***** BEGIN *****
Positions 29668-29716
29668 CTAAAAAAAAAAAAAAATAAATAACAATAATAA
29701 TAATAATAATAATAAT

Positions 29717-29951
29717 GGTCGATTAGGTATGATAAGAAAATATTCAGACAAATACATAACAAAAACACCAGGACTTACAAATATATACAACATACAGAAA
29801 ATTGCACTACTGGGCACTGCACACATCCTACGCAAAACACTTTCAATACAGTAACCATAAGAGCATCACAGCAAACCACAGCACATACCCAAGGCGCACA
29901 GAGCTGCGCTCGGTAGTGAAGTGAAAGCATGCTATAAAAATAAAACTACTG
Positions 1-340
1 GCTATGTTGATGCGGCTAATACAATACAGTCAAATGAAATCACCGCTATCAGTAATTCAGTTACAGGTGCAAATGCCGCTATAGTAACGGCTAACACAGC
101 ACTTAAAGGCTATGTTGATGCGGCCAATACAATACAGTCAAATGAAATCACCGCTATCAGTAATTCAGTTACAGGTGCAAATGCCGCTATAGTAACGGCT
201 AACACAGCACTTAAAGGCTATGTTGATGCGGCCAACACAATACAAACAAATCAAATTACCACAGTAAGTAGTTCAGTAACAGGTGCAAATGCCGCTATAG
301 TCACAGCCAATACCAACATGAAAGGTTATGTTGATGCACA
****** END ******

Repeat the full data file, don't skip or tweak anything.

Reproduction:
Positions 29668-29716
29668 CTAAAAAAAAAAAAAAATAAATAACAATAATAA
29701 TAATAATAATAATAAT

Positions 29717-29951
29717 GGTCGATTAGGTATGATAAGAAAATATTCAGACAAATACATAACAAAAACACCAGGACTTACAAATATATACAACATACAGAAA
29801 ATTGCACTACTGGGCACTGCACACATCCTACGCAAAACACTTTCAATACAGTAACCATAAGAGCATCACAGCAAACCACAGCACATACCCAAGGCGCACA
29901 GAGCTGCGCTCGGTAGTGAAGTGAAAGCATGCTATAAAAATAAAACTACTG
Positions 1-340
1 GCTATGTTGATGCGGCTAATACAATACAGTCAAATGAAATCACCGCTATCAGTAATTCAGTTACAGGTGCAAATGCCGCTATAGTAACGGCTAACACAGC
101 ACTTAAAGGCTATGTTGATGCGGCCAATACAATACAGTCAAATGAAATCACCGCTATCAGTAATTCAGTTACAGGTGCAAATGCCGCTATAGTAACGGCT
201 AACACAGCACTTAAAGGCTATGTTGATGCGGCCAACACAATACAAACAAATCAAATTACCACAGTAAGTAGTTCAGTAACAGGTGCAAATGCCGCTATAG
301 TCACAGCCAATACCAACATGAAAGGTTATGTTGATGCACA